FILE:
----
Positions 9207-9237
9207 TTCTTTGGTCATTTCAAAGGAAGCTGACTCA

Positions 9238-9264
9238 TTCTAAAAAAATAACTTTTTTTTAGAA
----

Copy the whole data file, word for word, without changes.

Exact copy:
Positions 9207-9237
9207 TTCTTTGGTCATTTCAAAGGAAGCTGACTCA

Positions 9238-9264
9238 TTCTAAAAAAATAACTTTTTTTTAGAA